Federal excise taxes imposed on natural gas, propane and other alternative fuels can significantly add to their cost and can create a disincentive to their use compared with more traditional fuels such as diesel and gasoline, with the deterrent effect depending upon the level of such taxes. Legislation has recently been introduced in Congress that if enacted will serve to (i) reduce the excise taxes imposed on liquefied natural gas (LNG) and propane and (ii) make related changes to tax credits that are available to reduce these excise taxes. Such changes could affect the energy industry by benefitting the LNG and propane sector while simultaneously harming their competitor fuels such as diesel and gasoline. Congress will now undertake the difficult balancing act of determining if these proposed changes should be adopted wholesale, modified or rejected.

Summary

On March 26, 2015, Reps. Todd Young (R-IN), John Larson (D-CT), Mac Thornberry (R-TX), and Ron Kind (D-WI) introduced H.R. 1665, the Alternative Fuel Tax Parity Act. The proposed legislation would measure excise taxes with respect to LNG and propane based on energy output, as opposed to liquid volume; it would also base the alternative fuel tax credit on energy output, inasmuch as it relates to LNG. Because LNG and propane have relatively low energy outputs per gallon compared to diesel and gasoline, respectively, the enactment of H.R. 1665 would have the effect of reducing excise taxes applicable to LNG and propane, and reducing the alternative fuel tax credit available for selling LNG. H.R. 1665 is similar in key respects to two other recently proposed bills, although neither of those proposed bills would modify the alternative fuel tax credit.

Background

Code Section 4041 imposes an excise tax of 24.3 cents-per-gallon on certain sales and uses of LNG and diesel. Similarly, both propane and gasoline are subject to an excise tax of 18.3 cents-per-gallon. However, according to a statement posted on Congressman Young’s website, a gallon of LNG produces just 58% of the energy output of a gallon of diesel, and a gallon of propane produces just 72% of the energy of a gallon of gasoline. Thus, LNG and propane are subject to the same per-gallon “effective” tax rates as diesel and gasoline, respectively, despite having lower per-gallon energy outputs.

H.R. 1665 attempts to eliminate this perceived disparity by taxing both LNG and propane on an energy equivalent basis, modeled on the current taxation of compressed natural gas. Under the proposal, the excise tax on LNG would equal 24.3 cents per energy equivalent of a gallon of diesel, with “energy equivalent of a gallon of diesel” being defined as the amount of LNG having a Btu content of 128,700 (lower heating value), or 6.06 lbs of LNG. Similarly, propane would be taxed at a rate of 18.3 cents per energy equivalent of a gallon of gasoline, and “energy equivalent of a gallon of gasoline” would be defined for this purpose as the amount of propane having a Btu content of 115,400 (lower heating value), or 5.75 lbs of propane.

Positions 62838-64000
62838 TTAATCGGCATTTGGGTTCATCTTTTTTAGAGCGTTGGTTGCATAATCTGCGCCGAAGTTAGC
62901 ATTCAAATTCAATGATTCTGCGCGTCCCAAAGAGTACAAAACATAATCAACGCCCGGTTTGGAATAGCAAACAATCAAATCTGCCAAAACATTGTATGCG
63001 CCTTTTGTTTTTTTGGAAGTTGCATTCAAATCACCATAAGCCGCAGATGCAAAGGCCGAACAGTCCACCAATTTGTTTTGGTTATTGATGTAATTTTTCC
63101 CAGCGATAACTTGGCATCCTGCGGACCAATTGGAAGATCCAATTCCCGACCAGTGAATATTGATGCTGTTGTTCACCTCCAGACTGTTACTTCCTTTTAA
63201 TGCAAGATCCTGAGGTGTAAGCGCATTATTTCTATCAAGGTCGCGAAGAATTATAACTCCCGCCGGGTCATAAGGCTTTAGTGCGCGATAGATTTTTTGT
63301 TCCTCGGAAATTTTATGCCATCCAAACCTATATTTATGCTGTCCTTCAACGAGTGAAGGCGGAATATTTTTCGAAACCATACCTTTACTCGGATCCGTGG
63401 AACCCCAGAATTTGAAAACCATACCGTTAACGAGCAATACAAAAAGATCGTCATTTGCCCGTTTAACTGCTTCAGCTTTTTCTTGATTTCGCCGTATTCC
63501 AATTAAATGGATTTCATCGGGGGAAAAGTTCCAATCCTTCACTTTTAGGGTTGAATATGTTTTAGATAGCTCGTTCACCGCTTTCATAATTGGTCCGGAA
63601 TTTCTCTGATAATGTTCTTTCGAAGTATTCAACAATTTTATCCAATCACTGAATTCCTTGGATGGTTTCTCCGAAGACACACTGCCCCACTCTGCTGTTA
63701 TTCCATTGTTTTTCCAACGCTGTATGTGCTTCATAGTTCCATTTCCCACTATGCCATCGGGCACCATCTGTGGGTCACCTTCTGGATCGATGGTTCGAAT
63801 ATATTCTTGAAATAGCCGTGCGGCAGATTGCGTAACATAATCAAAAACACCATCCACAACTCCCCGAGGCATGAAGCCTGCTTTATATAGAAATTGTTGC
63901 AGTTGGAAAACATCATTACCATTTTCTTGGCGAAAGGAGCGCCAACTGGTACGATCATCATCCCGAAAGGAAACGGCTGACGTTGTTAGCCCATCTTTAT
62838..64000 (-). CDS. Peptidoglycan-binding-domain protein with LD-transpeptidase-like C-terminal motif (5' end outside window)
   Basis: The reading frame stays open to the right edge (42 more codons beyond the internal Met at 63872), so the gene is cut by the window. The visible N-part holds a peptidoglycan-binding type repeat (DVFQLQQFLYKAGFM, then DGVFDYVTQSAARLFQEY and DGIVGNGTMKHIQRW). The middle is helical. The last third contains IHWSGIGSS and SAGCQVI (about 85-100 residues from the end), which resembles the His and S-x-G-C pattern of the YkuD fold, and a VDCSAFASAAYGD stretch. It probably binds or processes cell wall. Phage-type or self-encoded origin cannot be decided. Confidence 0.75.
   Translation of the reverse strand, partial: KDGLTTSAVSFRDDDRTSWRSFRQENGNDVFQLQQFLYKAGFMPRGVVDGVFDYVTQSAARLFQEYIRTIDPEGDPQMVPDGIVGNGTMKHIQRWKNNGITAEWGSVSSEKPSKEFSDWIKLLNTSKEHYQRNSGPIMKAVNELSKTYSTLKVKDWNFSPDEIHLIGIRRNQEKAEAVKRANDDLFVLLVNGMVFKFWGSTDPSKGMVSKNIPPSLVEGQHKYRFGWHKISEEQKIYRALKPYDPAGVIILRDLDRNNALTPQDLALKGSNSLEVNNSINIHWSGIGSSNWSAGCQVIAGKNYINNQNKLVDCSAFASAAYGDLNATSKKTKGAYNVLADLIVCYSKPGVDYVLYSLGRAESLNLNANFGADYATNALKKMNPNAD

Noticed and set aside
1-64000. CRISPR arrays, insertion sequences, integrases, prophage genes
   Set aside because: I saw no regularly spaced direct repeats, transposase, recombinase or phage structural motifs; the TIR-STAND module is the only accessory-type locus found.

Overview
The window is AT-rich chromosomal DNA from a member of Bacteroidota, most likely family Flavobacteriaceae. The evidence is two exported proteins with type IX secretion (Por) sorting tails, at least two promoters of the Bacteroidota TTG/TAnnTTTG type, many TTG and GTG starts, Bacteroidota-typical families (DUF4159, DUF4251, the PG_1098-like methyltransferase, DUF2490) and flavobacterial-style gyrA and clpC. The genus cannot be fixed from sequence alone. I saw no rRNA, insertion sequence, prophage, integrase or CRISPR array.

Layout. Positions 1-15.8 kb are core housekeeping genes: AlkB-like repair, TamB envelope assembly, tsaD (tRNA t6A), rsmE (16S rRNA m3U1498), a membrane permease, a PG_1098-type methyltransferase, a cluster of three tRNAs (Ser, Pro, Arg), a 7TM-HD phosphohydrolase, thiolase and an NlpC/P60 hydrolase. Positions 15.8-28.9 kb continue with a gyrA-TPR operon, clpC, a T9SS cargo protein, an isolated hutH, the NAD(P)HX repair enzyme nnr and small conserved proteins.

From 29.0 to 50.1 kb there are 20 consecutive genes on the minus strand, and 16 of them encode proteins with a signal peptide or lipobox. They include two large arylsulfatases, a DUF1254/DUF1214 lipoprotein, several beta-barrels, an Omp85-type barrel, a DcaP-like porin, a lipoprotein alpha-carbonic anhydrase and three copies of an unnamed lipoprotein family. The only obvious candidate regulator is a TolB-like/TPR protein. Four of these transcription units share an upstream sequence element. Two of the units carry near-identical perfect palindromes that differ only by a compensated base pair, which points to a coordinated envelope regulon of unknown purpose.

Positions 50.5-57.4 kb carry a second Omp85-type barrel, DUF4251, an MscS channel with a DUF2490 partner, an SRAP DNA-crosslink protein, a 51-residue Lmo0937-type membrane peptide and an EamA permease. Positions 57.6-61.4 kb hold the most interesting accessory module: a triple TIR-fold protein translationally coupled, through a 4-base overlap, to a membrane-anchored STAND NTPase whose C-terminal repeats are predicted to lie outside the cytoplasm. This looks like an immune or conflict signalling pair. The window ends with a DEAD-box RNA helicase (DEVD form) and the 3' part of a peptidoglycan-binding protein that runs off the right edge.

H.R. 1665 would also modify the alternative fuel tax credit available under Section 6426(d) with respect to certain sales of LNG (but not propane). Section 6426(d) currently allows a 50 cents-per-gallon tax credit to sellers of certain alternative fuels, including LNG and propane. H.R. 1665 would set the amount of tax credits available for selling LNG equal to 50 cents times the per energy equivalent of a gallon of diesel. Because LNG has relatively low per-gallon energy output compared with diesel, a taxpayer would need to sell more than a gallon LNG to receive the same 50 cent credit. Thus, H.R. 1665 would generally be expected to reduce the alternative fuel credit available for selling LNG.

The proposed legislation is similar in key respects to two recently proposed bills: S. 344, which was introduced by Sens. Michael Bennet (D-CO) and Richard Burr (R-NC) on February 3, 2015; and H.R. 898, which was introduced by Rep. Mike Kelly (R-PA) on February 11, 2015. Unlike H.R. 1665, neither of these proposed bills would modify the alternative fuel credit with respect to LNG.

Impact on Proposed Legislation

Since H.R. 1665 measures certain excise taxes with respect to LNG and propane based on energy output, as opposed to liquid volume, the proposed law has the effect of reducing excise taxes applicable to LNG and propane, and would also be expected to reduce the amount of alternative fuel tax credits from selling LNG. While the proposed legislation would aid LNG and propane, it would not benefit all sectors of the energy industry. Other more traditional energy sectors such as diesel and gasoline would be placed at a competitive disadvantage due to their increased relative tax burden.

Congress will now undertake the task of deciding whether to approve or reject these proposals or whether to modify them in ways that only the future can tell. Given the importance of energy production and tax revenues to the country, as well as the contention which often surrounds these issues, no certainty can be had as to the eventual outcome of such legislative deliberations, but we will keep you updated.